It seems to me that the Port of Belledune and other Maritime Ports need to figure out what their niche is within the Atl. Gateway concept. Complaining about Halifax won’t help. Halifax will always be the dominant port in the region – even though my talks with folks that know Melford say they are going to be an aggressive competitior.
I don’t know much about the Port of Belledune but my first inclination would be that it should be positioned more as an economic development catalyst than plain vanilla cargo transit point. For example, if a wind and other industrial turbine manufacturer can be attracted here – it will need to be located near to water (and preferably rail). I would site it in Belledune. In other words, use the port as a venue for manufacturing/assembly that must have access to water.
That doesn’t mean ignoring a cargo strategy where that makes sense. It is just about raising the bar on what you want to do with Belledune. How about a Free Trade Zone in Belledune? I know this is part functional and part marketing but why not?
In my opinion, we need to have a medium term economic development strategy for northern New Brunswick that reflects the skillsets of the workforce and the diaspora workforce that would come back. That means industrial and manufacturing jobs – preferably in durable industries that have at least a 20-30 year shelf life. The longer term strategy should include more of a concentration on technology and higher value added service jobs but that is tied to education levels which need to improve up in the North over time.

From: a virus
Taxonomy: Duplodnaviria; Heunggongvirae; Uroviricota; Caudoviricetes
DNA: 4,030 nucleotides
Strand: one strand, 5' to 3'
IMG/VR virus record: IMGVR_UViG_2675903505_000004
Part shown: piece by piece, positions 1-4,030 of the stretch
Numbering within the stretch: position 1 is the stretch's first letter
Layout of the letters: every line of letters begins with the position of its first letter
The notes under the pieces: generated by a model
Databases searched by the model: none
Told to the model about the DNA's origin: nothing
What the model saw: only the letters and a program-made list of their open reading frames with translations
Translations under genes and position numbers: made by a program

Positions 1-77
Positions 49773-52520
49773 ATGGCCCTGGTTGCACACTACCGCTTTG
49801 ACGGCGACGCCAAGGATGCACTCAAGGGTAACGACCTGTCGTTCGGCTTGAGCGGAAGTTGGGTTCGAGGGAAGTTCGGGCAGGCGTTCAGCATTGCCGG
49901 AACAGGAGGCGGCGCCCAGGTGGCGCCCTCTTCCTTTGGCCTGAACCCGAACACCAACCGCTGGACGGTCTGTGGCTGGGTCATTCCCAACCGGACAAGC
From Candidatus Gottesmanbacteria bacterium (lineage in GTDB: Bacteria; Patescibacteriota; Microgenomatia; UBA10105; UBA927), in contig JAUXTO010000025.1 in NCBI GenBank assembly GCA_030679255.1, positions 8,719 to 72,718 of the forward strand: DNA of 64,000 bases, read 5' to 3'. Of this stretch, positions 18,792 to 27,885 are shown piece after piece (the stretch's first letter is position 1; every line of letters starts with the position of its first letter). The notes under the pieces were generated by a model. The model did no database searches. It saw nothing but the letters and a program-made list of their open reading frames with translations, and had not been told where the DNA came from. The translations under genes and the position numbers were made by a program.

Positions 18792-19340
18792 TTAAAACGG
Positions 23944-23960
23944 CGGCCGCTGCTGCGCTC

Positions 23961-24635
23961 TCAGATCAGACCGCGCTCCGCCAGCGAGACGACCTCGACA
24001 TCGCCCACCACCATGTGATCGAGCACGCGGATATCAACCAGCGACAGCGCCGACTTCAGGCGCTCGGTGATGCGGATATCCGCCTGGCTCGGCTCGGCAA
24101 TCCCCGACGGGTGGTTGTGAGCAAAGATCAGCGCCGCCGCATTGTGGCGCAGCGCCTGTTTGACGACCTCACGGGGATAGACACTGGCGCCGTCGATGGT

Port of Belledune as key catalyst on the east
Edmundston as anchor to the west
Bathurst as the growth pole services centre
Industrial/manufacturing base – preferably industries that have at least a 20-30 year shelf life
Longer term transformation into technology jobs
Oh, what about Miramichi?
I have always thought that the ‘Chi is more aligned with the south and really in the orbit of Moncton. I think its future is tied more to the south than the north. Just an opinion.